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"If it ain't broke, don't fix it," may work just fine for lazy handymen, but it makes for pretty boring music. So for Lucero's new album, which coincides with the band's 20th anniversary playing together, everything was in working order, but they decided to do a little musical demolition anyway. Recorded live in one room with producer Matt Ross-Spang at Memphis' legendary Sam Phillips Recording, Among the Ghosts pulls off the difficult feat of capturing some of its raw live energy to tape in a way the band hasn't done since its first handful of albums.
Opening the LP is the title track, which begins with an ominous little guitar riff that wouldn't sound out of place on a similarly Southern Gothic endeavor like AMC's show Preacher. Frontman and principal songwriter Ben Nichols' gruff vocals have never sounded sturdier than they do on that track, as he manages to make a rock and roll growl sound tender when singing a narrative loosely inspired by his love for his young daughter.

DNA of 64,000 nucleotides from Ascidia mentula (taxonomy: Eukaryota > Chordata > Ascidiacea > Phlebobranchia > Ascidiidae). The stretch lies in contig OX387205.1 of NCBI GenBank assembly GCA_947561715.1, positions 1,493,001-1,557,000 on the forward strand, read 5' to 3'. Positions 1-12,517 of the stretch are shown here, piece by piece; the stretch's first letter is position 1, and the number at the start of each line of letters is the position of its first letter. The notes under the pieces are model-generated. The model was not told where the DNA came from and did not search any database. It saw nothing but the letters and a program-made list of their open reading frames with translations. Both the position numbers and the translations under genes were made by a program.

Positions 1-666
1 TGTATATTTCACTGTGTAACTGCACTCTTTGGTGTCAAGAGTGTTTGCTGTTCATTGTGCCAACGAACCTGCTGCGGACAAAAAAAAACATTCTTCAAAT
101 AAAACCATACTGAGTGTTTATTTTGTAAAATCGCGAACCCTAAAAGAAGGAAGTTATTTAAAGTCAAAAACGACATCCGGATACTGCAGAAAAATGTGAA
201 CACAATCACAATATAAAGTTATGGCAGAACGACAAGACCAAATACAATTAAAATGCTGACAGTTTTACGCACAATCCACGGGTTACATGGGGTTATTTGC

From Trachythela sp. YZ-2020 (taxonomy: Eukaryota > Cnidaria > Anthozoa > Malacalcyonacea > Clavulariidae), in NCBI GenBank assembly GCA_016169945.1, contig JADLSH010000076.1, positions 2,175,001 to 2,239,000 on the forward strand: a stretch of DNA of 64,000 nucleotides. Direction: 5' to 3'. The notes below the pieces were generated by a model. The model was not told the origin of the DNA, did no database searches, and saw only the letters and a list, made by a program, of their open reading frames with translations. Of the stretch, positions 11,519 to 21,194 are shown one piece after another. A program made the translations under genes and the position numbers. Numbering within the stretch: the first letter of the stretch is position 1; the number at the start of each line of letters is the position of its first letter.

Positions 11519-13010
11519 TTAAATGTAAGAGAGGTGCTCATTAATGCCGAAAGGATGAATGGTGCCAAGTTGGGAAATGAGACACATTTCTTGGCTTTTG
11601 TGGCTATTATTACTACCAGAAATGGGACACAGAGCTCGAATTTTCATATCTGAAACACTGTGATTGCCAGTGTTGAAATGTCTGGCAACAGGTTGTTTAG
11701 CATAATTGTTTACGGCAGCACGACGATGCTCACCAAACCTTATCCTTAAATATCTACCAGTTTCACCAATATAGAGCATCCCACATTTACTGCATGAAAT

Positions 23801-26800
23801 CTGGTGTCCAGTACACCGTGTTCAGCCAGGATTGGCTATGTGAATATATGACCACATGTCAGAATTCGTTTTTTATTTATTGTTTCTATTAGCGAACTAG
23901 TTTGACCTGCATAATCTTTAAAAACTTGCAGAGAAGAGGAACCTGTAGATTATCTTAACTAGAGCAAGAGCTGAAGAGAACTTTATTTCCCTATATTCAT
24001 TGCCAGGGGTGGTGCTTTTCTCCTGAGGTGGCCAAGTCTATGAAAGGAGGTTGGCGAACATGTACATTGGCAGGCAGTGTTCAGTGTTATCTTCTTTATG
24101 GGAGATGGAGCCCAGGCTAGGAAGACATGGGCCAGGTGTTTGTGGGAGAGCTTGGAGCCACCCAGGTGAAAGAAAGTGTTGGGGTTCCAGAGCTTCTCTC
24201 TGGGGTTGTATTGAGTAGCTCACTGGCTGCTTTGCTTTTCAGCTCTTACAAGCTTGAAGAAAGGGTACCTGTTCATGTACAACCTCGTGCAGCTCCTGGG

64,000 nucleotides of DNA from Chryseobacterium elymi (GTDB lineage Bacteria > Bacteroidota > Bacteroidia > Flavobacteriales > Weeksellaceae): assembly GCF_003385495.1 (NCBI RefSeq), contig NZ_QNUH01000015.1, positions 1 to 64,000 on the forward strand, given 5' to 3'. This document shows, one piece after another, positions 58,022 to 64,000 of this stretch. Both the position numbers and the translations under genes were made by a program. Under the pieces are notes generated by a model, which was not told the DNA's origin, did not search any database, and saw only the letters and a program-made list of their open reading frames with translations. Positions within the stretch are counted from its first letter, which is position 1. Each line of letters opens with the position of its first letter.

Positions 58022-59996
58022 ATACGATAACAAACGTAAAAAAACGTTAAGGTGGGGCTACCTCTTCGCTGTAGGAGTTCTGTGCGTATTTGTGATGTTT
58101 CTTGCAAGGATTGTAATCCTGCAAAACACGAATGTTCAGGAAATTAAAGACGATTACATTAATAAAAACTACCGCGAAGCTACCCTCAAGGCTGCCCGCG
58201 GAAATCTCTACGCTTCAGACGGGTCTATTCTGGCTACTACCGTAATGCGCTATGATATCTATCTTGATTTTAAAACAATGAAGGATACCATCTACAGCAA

Family is a leitmotif throughout the album, as heard again in standout track "To My Dearest Wife." That song was inspired by actual letters written by Civil War soldiers to their family members, a separation (albeit mostly bloodless) Nichols and his band mates can relate to after spending the better portions of their adult lives on the road. It incorporates a portion of "Battle Hymn of the Republic," which, as Nichols explains, was a conscious decision, not to use a Confederate song despite the band's Southern roots.
Elsewhere, the band offers a big-hearted message of hope on closing track "For the Lonely Ones," which was tailor-made for a sweaty night dancing in a tiny club, and, with its Stax-esque horns, also retains a little of the soul and R&B influence of earlier albums. "Back to the Night" veers into Southern grunge territory, and features an eerie spoken word cameo from actor Michael Shannon.
While Lucero had nothing to fix, they still managed to build upon what's become one of rock music's strongest foundations. Among the Ghosts is certainly a return to the band's roots, though it's also an album Lucero never could have created without two decades of writing, touring, and companionship under its collective belt. It's the loving, craftsman-like work of the rare kind of band with enough spirit to fill an arena, but with its heart planted firmly in the garage.